ON THURSDAY, May 6, the city goes to the polls, with elections for Salisbury City Council (SCC), Wiltshire Council and police and crime commissioner all taking place.
In a post-Covid world, the results of these elections could shape the future of the city in a big way.
Not only are a range of important decisions going to be made this year, there is also likely to be a different look to the city council come May 7.
From climate change to transport, from policing to people friendly streets, here are seven reasons why the upcoming-elections matter.
1. People Friendly Streets
This came after £1.3m of funding for the project was transferred to a scheme in Chippenham.
After the vote, Wiltshire Council said it “will consider” reinstating the scheme, with councillor Bridget Wayman, Cabinet Member for Highways, saying the council was “pleased that SCC has debated and agreed a motion on this important scheme”, and that it “continues to support it”.
Cllr Wayman: “We will look to revisit this scheme in 2021, and will consider reinstating it with continued support from all stakeholders in the city.”
The support of SCC will remain an important factor in the future of the scheme going forward, and leaders of Wiltshire Council will be keeping an eye on the make-up of SCC once the elections are over.
If the council remains in favour of PFS, we may well see its return in some form later this year.
Potential housing developments in and around the city continue to divide opinion.
Planning applications in both Laverstock and Britford drew fierce criticism, as responses were drawn up to the Wiltshire Local Plan Review.
The Local Plan would only recommend areas for development but it would make construction at earmarked sites much more likely in future.
The debate will rumble on for some time yet, and councillors elected to both SCC and WC could shape the future of the city with how they vote on these plans.
3, Salisbury bypass
MP for Salisbury John Glen has said “radical solutions” to Salisbury’s traffic problems – such as a bypass – “must be considered”.
It came after the city council voted to oppose calls for a relief road or bypass as part of its response to Wiltshire Council’s Local Plan review.
A change in make-up at both city and Wiltshire level could see a change in direction in policy on this issue, will is surely due to rumble on for many more years.
All four declared candidates for the role of Wiltshire’s Police and Crime Commissioner say they see fighting off the County Lines drug dealers and scaring hardened criminals away from the county’s borders as one of their top priorities.
The role was created to replace police authorities, and those elected are meant to give communities a voice in local policing to reflect what they want.
Police stations in Salisbury – or a lack thereof – has been a hot topic in recent months and years, with several of the candidates committing to a review of this.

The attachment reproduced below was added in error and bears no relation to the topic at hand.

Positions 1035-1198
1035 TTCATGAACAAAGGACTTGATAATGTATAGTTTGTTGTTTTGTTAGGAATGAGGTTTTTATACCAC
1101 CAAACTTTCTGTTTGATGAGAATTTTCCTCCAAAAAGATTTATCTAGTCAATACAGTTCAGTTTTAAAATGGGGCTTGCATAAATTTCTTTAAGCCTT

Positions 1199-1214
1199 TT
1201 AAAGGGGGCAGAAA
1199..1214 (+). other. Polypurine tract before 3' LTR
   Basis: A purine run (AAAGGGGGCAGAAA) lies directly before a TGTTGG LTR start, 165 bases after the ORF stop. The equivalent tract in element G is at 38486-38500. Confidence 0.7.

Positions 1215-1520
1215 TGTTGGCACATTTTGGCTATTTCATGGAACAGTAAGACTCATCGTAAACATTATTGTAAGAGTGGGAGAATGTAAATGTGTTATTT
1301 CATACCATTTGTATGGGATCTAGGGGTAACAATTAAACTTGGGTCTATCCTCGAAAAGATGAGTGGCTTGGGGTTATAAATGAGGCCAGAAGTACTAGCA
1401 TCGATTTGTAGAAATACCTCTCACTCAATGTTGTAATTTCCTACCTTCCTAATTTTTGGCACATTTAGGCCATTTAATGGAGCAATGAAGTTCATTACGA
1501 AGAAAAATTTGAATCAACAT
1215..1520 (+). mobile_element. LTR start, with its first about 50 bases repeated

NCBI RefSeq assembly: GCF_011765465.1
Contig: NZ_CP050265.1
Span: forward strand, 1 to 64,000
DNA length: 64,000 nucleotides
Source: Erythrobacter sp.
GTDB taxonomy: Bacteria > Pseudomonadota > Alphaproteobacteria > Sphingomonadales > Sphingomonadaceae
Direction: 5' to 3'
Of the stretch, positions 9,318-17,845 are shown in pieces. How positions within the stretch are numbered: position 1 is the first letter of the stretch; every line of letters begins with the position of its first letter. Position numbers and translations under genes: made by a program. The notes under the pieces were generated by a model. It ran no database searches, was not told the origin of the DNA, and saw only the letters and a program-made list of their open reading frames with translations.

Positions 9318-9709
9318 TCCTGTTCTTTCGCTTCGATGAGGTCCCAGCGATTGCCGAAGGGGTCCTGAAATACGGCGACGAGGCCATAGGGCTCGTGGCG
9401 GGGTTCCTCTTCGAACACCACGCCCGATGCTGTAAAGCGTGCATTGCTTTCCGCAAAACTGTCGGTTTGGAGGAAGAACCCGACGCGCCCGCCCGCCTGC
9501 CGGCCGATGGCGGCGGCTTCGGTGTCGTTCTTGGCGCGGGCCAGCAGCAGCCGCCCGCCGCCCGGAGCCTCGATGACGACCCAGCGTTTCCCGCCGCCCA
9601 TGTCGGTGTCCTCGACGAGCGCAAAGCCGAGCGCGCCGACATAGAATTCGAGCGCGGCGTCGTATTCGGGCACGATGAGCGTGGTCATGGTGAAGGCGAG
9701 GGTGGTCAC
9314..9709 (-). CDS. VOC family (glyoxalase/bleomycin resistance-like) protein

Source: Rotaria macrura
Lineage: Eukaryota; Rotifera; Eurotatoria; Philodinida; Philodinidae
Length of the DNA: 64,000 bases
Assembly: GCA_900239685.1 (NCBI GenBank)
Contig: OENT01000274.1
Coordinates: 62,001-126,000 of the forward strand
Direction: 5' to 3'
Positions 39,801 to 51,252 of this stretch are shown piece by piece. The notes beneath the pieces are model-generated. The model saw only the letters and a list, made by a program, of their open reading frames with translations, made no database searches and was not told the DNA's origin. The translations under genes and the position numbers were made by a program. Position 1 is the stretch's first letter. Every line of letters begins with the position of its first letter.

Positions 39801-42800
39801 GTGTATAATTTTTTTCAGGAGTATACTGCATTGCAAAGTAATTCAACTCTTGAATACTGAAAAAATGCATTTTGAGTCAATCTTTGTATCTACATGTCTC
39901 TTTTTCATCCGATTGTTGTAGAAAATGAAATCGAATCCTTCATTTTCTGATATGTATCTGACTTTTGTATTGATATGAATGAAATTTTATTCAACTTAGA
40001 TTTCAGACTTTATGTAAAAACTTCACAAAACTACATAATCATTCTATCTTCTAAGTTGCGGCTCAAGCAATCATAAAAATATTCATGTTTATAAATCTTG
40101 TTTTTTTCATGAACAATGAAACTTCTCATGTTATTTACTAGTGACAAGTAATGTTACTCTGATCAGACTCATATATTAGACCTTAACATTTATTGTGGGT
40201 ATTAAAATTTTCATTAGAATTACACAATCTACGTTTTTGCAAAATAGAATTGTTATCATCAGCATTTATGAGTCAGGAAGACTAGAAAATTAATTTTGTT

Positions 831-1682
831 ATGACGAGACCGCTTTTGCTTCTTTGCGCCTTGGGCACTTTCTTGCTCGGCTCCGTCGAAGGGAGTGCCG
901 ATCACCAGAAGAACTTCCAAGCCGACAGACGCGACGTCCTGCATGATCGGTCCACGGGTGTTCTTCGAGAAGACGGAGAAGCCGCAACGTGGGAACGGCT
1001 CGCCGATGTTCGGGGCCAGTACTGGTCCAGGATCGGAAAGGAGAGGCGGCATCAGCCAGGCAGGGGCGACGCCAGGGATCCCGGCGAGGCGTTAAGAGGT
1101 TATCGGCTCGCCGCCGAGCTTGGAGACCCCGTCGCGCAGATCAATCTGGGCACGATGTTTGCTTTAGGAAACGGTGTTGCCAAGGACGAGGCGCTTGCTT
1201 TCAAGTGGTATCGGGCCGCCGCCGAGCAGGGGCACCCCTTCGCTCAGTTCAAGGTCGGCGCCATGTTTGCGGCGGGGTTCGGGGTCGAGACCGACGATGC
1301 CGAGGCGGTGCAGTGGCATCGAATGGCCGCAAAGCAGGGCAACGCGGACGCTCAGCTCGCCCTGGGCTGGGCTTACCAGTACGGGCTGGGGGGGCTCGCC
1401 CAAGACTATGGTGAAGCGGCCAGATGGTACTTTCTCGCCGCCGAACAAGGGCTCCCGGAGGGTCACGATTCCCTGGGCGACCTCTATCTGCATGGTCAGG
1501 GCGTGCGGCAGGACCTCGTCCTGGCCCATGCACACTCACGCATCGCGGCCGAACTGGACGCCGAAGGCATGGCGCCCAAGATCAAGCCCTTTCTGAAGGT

The current PCC is Angus Macpherson.
5. River park / Maltings
The first planning application was submitted for the River Park project recently.
The application was for proposed developments at Ashley Road Open Space and Fisherton Recreation Ground, and land at The Maltings and Central Car Park.
It will see flood defences installed, as well as wildlife and amenity improvements and associated works.
The council say it will also enable the delivery of its wider regeneration goals for the Maltings and Central Car Park site and protect future development in the city centre – some of which have been put on hold.
So could this plan change the face of Salisbury in the long run and ease the need for new homes elsewhere in the local area?
6. Future High Street Fund
On Boxing Day last year, Salisbury was awarded more than £9m as part of the Government’s Future High Streets Fund.
But at the Area Board meeting in January, “disappointed councillors” said the grant may not be enough to transform Fisherton Street.
Around £14.3million had originally been requested for the city, in its bid to connect Salisbury Railway Station to the rest of the centre in a more attractive way.
But because the city received less money than it asked for, decision makers are having to think about what they can achieve with the Government grant.
Much could depend on who those decision makers are, and what they think should be done with this money.
7. Less party politics?
The city council could look different this year, with a new independent group hoping to shake up the city’s political scene.
Understanding Salisbury is standing eight candidates across the city, and the group says that “traditional party politics and infighting at the Guildhall have let the city down”.
They say that putting Salisbury first “will be at the heart of everything they do”, as well as “listening to local people and standing up for them when Wiltshire Council needs to be challenged”.
The group has already received support from former MP for Salisbury Robert Key.
Former Conservative cllr Frogg Moody is also changing allegiance, and standing as an Independent.
Keep an eye on the Journal website over the coming days and weeks for everything you need to know about the election and its results.
- For a full list of candidates standing in the Salisbury City Council elections, click here .
- For a full list of Salisbury candidates standing in the Wiltshire Council elections, click here .
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